I think Baldwin is overshadowed. I don’t think Baldwin’s in the conversation anymore. So that’s why I tried to bring him back around, because he was such a powerful figure. He was a homosexual, he was an atheist, he was black, he was a writer, he was a down brother, he lived in Paris and grew up in the slums of Harlem. And he was a preacher. So he had all these things that made him Public Enemy Number One, but he was also loved and adored by the public at the same time. If you were just a card-carrying religious person, you’d shun him because he was gay. If you were a card-carrying white person, you’d shun him because he was black. And through all of that, he was smarter than anybody. He’s had more of an impact for me than everybody. He’s such a polarizing figure, but being so polarizing, his sense was so common. Very strong and powerful common sense about common-sense things. He challenged the notion that common sense had to be simple.
What is some of the source material you looked to for inspiration on this album?
Howard Zinn’s The Bomb. Steven Pimpare’s A People’s History of Poverty in America, which is based on Zinn’s A People’s History of the United States. There were a myriad of Baldwin speeches. The sample on the intro to the album is from Take This Hammer, a documentary that follows Baldwin around in the late Fifties. Now I’m reading things that back up what I was saying on the album – books like Days of Destruction, Days of Revolt by Chris Hedges and Joe Sacco.
So you’d say recording this album was a learning experience as well as a creative one?
Not necessarily, because a lot of this stuff I already knew. It was more for the sake of the people who are going to say, “That’s not true, where’d you get that from? You’re making that up,” to have some cites – an index or an appendix where I could look at you and say,” This book, that book, this guy, that speech reaffirms what I’m saying.” There are certain songs where I literally read a book and wrote a song about it. I needed to know the specifics. I had to read The Bomb to write a song about the nuclear weapons program.
We hear a lot about America on this album, but we don’t hear about Chicago. On the “Hood Now” outro, you mention Kanye West being front row at fashion shows. With artists like Kanye pushing hip-hop into places it hasn’t been, and Chicago still suffering in many ways, how do you feel about the city now and the music that’s coming out of it?
No comment. It’s easier and safer and smarter for me to say no comment. I addressed America. Chicago is in America. These aren’t site-specific. There’s some examples that stand out more than others, like Pine Ridge, South Dakota or Camden, New Jersey or Detroit, that stand out physically because they’re wastelands, but it’s systematic. If you go through the entire country, you’ll see a reflection of the same things. The same conformity, the same injustices, the same discrimination – the same happy times, the same good times. You see it all, because it’s America. There’s not one place that’s foreign in America, if that makes any sense. When I talk about no-space-specific, I’m talking about everywhere.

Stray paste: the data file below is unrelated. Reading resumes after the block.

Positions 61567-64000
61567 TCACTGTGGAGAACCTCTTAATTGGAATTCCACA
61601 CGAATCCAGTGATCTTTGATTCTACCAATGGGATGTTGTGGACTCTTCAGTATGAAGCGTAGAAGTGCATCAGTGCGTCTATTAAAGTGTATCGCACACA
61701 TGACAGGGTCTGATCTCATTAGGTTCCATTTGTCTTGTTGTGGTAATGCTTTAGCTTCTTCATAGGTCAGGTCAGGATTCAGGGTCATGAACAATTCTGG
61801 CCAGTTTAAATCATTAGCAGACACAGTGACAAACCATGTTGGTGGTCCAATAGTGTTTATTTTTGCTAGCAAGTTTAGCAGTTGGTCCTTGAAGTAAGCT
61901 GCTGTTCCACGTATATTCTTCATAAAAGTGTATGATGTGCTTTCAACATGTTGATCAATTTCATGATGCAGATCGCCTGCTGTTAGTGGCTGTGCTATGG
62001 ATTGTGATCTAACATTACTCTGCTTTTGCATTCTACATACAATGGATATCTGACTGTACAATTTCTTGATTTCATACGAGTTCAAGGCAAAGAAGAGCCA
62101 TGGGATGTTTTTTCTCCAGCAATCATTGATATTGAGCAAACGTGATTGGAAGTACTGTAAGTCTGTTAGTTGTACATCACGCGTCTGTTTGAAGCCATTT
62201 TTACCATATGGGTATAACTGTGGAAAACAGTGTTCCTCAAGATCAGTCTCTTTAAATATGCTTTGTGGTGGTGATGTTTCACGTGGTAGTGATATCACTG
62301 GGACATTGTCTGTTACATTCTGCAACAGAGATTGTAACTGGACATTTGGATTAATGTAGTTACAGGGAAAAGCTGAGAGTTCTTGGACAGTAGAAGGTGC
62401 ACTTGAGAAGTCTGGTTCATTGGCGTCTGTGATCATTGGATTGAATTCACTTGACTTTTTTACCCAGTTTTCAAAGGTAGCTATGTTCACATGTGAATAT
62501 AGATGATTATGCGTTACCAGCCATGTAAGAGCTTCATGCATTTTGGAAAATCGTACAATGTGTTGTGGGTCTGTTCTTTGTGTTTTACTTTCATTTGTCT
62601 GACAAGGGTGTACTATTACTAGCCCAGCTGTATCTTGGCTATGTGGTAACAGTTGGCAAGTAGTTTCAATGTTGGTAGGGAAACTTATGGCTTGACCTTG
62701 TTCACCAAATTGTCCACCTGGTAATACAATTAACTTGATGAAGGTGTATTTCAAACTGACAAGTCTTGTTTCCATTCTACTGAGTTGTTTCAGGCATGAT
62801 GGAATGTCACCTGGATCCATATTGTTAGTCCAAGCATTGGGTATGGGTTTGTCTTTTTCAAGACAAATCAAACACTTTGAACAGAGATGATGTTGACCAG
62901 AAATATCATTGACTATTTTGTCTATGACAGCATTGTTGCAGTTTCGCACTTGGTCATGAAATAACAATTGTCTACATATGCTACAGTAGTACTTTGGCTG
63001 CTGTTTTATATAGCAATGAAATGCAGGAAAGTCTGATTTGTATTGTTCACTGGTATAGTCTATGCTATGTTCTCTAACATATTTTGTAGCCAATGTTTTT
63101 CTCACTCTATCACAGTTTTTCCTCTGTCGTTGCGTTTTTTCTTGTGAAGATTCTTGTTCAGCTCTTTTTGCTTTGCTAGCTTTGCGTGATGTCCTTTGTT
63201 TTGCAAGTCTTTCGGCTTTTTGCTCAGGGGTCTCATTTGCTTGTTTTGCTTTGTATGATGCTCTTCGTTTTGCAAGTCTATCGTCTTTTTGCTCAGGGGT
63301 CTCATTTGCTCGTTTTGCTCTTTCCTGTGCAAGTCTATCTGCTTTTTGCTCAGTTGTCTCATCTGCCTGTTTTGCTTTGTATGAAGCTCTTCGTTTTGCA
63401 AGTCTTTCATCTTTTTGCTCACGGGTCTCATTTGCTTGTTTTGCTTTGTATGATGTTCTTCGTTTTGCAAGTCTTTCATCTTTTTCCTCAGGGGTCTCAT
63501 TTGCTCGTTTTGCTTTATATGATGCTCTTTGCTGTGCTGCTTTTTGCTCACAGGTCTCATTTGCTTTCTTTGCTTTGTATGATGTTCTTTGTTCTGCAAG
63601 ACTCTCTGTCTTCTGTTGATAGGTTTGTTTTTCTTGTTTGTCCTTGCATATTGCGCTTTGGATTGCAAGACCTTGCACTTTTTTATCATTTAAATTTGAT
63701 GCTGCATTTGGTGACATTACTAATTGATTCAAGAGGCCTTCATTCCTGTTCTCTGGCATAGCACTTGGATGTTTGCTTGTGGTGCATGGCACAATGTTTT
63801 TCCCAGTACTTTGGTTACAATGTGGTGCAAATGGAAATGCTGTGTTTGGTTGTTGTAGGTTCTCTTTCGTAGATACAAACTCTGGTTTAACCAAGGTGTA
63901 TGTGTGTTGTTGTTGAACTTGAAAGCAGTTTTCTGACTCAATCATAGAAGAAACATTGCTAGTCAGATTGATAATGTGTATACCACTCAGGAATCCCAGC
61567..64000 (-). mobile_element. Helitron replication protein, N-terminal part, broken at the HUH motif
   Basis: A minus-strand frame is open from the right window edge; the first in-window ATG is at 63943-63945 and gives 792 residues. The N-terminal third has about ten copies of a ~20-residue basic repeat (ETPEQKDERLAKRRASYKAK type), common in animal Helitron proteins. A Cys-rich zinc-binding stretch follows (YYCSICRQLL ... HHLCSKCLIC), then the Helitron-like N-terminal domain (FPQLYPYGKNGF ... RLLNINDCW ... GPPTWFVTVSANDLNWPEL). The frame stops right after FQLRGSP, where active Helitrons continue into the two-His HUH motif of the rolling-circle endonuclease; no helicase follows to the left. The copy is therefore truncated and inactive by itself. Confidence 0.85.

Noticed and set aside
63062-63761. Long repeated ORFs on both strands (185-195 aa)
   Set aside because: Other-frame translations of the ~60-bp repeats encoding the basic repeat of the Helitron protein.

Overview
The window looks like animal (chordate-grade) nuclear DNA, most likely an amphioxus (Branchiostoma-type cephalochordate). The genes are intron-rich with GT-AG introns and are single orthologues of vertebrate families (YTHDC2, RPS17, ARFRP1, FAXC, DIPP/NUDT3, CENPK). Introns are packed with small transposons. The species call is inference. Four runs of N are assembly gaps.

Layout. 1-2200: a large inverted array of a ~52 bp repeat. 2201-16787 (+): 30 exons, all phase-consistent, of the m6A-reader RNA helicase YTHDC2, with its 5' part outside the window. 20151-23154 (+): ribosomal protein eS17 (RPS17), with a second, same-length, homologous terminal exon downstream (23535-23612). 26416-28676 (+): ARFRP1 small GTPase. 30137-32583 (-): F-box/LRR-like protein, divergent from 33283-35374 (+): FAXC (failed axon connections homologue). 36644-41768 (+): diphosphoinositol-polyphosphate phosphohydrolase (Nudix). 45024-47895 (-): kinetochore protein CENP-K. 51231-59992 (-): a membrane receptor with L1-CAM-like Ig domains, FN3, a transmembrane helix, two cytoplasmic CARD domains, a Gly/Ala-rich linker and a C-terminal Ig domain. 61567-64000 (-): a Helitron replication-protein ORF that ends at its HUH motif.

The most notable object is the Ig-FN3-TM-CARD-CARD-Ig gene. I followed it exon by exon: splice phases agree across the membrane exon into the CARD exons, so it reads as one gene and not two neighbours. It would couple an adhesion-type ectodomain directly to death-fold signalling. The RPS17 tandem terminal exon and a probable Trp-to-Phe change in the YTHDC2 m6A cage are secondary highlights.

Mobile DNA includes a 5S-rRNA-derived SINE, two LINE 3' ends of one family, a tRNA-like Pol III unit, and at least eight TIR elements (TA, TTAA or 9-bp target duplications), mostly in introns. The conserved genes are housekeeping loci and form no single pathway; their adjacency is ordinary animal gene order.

On “Put Em Up,” there’s a line where you say, “Only Tupac is topping me now.” What did you mean by that?
I think everyone sees Tupac as an inspiration. “Tupac Back” – I didn’t write that song, Rick Ross and Meek Mill wrote that song. Everybody equates themselves to who they feel is the pioneer of their thing, whether it be folk singers that look back to Bob Dylan or reggae people who look back to Bob Marley. These head figures that had a social and cultural pitch to them – not saying they were saints in any way, but within their genre they did something that transcended their genre. Everybody reveres Tupac. Tupac Shakur is a great man, a great figure, a great person. He’s Martin Luther King status. The same admiration I have for Baldwin, I have for Tupac.
Yesterday at the session, you mentioned you had one more album after this and you were out. Are you happy right now?
Commercially, yes. Commercially, I don’t care. I don’t really have any expectations.
Personal, I choose to not comment on. How I feel personally I don’t think is for public consumption anymore. Professionally, I’m aware I have accolades, but the commercial space is one I don’t want to be in anymore. I’ll still make music, but make music that is art. I think you’ll slowly see that with the last record on Atlantic. You’ll start seeing specks of it on Great American Rap Album, just the way we curate certain things, like the “Bitch Bad” video and the cover art. And once we really get into the rollout of the album, it’ll all start to culminate on the last album, which is called Skulls. You’ll see, like, “Oh, wow, he’s not kidding.” I’m really about to kick back and just do music for the sake of doing music, as opposed to doing music for the sake of doing an interview or shooting a video to it or having some kind of commercial incentive behind doing it.
So exactly what message do you want to get across or emphasize about this album or where you are right now?
If I could control that, I’d write the interview myself. I’d write all my interviews myself if I wanted to have that type of control, but I can’t.
I get the feeling that you’re not too fond of interviews.
These are my last interviews. We’re doing a big documentary for the album, which will hopefully come out, if not the album day, hopefully a few days after – we’ve just got to finish it. That will be my piece de resistance about who Lupe is and what his music is, and that’s it. After that, you’ll have to talk to the publicist.